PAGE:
Human Genes Change with the Seasons
The seasons may have a significant effect on how our genes and immune system function, according to a new study published in _Nature Communications. _
An international team of scientists determined that the genes associated with our immune system were more active in colder months. That's good news for fighting colds and the flu, but it may also trigger or worsen inflammation and the symptoms of other conditions where the body attacks itself, such as rheumatoid arthritis and type 1 diabetes.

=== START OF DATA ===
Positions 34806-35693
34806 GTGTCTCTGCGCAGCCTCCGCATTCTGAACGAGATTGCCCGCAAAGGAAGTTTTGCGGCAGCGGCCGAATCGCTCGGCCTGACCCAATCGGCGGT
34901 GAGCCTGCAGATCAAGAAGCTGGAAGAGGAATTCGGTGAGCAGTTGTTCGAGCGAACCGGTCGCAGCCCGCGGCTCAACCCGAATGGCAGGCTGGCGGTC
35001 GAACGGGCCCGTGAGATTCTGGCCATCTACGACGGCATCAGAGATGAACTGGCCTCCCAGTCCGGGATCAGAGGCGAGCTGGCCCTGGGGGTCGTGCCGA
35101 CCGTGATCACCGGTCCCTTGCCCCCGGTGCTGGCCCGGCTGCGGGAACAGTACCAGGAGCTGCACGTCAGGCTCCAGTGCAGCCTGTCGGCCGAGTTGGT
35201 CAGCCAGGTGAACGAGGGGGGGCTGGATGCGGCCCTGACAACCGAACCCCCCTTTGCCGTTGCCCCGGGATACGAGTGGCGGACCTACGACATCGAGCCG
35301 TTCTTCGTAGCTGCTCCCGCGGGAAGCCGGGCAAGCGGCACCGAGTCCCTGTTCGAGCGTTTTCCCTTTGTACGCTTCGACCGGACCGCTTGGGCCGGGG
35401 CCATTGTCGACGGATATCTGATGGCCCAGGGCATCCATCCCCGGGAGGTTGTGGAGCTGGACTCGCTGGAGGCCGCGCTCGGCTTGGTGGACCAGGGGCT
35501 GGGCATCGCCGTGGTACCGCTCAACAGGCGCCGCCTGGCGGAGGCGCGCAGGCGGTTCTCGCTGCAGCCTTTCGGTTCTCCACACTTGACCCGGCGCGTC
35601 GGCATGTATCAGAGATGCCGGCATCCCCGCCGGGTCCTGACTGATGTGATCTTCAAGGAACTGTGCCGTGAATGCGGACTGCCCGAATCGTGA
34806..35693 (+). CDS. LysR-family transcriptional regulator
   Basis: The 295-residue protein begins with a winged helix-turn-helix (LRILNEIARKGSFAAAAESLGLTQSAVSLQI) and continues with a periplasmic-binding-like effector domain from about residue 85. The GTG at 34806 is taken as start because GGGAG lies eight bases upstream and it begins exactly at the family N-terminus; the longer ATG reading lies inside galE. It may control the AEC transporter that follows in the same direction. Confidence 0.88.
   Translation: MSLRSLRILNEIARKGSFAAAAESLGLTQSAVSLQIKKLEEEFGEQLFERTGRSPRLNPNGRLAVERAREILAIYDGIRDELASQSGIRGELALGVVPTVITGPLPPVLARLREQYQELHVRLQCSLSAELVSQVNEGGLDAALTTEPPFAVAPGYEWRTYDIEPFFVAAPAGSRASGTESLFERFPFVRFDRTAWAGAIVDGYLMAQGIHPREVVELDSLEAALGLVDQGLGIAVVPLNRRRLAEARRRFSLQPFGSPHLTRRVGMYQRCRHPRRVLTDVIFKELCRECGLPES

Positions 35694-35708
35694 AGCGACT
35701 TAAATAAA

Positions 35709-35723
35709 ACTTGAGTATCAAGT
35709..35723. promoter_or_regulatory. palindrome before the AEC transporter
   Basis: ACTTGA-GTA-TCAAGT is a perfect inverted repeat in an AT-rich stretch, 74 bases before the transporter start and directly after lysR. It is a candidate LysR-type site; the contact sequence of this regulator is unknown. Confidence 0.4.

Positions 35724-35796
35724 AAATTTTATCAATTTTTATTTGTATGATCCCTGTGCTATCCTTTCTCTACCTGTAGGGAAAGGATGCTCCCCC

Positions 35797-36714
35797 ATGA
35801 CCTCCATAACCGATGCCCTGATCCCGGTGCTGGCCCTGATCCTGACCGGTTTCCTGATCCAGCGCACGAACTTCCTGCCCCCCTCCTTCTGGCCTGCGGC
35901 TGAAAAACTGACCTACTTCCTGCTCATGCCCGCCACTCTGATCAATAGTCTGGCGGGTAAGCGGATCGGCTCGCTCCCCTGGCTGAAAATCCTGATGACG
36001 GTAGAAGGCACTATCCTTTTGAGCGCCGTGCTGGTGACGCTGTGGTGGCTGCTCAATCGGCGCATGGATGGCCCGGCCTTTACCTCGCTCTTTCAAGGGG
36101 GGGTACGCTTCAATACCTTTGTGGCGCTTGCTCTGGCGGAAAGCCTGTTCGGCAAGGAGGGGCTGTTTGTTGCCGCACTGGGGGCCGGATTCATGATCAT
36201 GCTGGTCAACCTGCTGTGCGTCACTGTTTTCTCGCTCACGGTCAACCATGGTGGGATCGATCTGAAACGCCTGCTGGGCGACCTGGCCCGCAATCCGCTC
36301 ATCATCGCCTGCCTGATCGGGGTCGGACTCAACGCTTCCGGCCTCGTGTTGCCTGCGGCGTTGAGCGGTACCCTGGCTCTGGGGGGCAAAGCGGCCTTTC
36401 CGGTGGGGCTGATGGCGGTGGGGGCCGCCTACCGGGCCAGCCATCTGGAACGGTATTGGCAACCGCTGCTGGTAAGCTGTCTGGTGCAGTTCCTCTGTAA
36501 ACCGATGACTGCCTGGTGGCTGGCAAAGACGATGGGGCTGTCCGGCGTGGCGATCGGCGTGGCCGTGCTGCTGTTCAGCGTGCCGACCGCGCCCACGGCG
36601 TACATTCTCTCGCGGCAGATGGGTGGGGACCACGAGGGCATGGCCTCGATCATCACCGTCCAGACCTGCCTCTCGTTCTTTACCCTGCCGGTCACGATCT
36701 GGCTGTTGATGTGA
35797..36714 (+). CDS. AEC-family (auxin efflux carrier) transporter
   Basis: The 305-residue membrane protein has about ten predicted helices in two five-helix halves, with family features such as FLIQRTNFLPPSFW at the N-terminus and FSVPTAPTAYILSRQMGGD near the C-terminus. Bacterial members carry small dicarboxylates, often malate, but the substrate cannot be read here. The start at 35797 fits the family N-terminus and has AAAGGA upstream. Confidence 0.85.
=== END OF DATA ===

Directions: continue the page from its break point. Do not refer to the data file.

The researchers said this could explain why people were prone to certain diseases at particular times of year.
Experts noted that these gene changes could have developed in prehistoric humans, back when seasonal changes in gene activity related to inflammation could help fight infection. But those changes could now have become a risk factor for diseases of modern life, said the study's authors.